Tracy’s Jaw in Bronze

Posted by on April 23rd, 2010 at 6:34 AM

At 1 p.m. on April 11, a nine-foot, one-ton bronze likeness of Chester Gould’s iconic Dick Tracy was unveiled on the Riverwalk at the Naperville, Illinois. The idea for the sculpture was conceived by Naperville Century Walk Corporation president W. Brand Bobosky and cartoonist Dick Locher, who drew the strip for more than 30 years and is its current writer. Locher, a 40-year resident of Naperville, served as Gould’s assistant for several years, and when he sculpted a Tracy maquette and showed it to Bobosky, the latter thought it would make a beautiful life-size statue, joining the more than 30 public art pieces the Naperville organization has installed in the last 15 years.

Locher’s concept was then turned over to Wisconsin sculptor Don Reed who transformed the maquette into the larger-than-life sculpture. Reed was intrigued with the challenge of capturing the structure of Tracy’s angular face, the flow of his hallmark trench coat and the sense of energy and motion Locher conveys of the detective in the strip. The sculptor, quoted in a press release from Tribune Media Services, the syndicate that distributes Dick Tracy, said that “thinking of the character as fully round, while creating strong lines and paying close attention to detail were essential to accurately depicting Tracy’s likeness.”

Getting Tracy’s cleaver chin right is always a problem even in the character’s usual two dimensions. He looks great in profile, but the jaw from any other angle is problematic. Reed seems to have captured it, though. The pose, Tracy speaking into his two-way wrist radio, is a Locher classic: any time he sketches Tracy for some extra-strip purpose, he shows the detective yammering into his wrist.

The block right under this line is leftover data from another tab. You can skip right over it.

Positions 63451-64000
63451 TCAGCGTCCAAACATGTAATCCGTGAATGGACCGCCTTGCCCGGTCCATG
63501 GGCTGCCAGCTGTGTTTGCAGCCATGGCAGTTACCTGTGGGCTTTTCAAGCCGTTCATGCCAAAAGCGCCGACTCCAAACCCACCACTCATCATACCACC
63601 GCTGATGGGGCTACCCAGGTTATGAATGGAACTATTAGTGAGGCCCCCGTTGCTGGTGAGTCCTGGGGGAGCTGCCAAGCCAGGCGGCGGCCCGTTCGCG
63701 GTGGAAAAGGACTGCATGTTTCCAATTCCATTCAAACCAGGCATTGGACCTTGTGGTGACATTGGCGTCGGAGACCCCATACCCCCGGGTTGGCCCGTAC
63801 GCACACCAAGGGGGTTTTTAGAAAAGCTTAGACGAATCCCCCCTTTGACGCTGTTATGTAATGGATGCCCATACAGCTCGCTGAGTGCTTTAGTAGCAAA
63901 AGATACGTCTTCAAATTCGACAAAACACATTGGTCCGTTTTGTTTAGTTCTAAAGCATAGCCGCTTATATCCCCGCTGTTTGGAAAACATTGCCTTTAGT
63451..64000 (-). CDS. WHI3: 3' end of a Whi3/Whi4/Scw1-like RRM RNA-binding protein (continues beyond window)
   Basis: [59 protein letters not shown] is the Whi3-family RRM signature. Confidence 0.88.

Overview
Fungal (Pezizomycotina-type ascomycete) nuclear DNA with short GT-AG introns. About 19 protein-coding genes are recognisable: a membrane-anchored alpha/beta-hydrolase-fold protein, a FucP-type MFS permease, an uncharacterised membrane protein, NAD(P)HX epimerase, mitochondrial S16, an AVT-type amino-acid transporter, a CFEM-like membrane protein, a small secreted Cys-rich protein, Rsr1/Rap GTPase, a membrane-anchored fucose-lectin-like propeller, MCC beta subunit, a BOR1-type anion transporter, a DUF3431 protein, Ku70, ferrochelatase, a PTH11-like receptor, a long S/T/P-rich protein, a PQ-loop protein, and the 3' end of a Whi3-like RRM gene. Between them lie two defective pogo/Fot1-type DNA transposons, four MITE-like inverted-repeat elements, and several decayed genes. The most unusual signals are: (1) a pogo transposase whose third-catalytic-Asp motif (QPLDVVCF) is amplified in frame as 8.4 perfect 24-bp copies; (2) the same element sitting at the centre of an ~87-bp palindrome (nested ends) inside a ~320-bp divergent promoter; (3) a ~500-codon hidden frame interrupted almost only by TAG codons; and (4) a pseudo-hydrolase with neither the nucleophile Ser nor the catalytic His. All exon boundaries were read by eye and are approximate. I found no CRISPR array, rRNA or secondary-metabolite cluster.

Tracy in three dimensions, complete with the swirling yellow trench coat, is eye-catching for more than its larger-than-life dimensions, wrote Hillary Gavan in the Beloit Daily News, Reed’s hometown newspaper. “In line with Tracy’s vintage comic strip origins, the bronze likeness of the 20th century crimestopper is rendered in full color through the use of a chemical technique called ‘patining’ that dates to Renaissance times.”

Gavan goes on, quoting Reed: “To me, Dick Tracy was the ultimate crimestopper who stood up for the public—someone who had a strong sense of values and who projected safety and security,” Reed said. “My goal has been to bring that personality to life and convey a positive impression to viewers.”

A sculptor for more than 30 years, Reed is also a third-generation foundryman who combines state-of-the-art technology with Old World techniques. The accompanying photographs were taken in Reed’s studio before the sculpture was moved to Naperville.

Speaking at the unveiling, Locher said he’d been blessed: he’d worked for a legend and got to work on an icon. Concluding with a quip, he vowed to continue to make crime pay.

Great work, Dick. Take the afternoon off.

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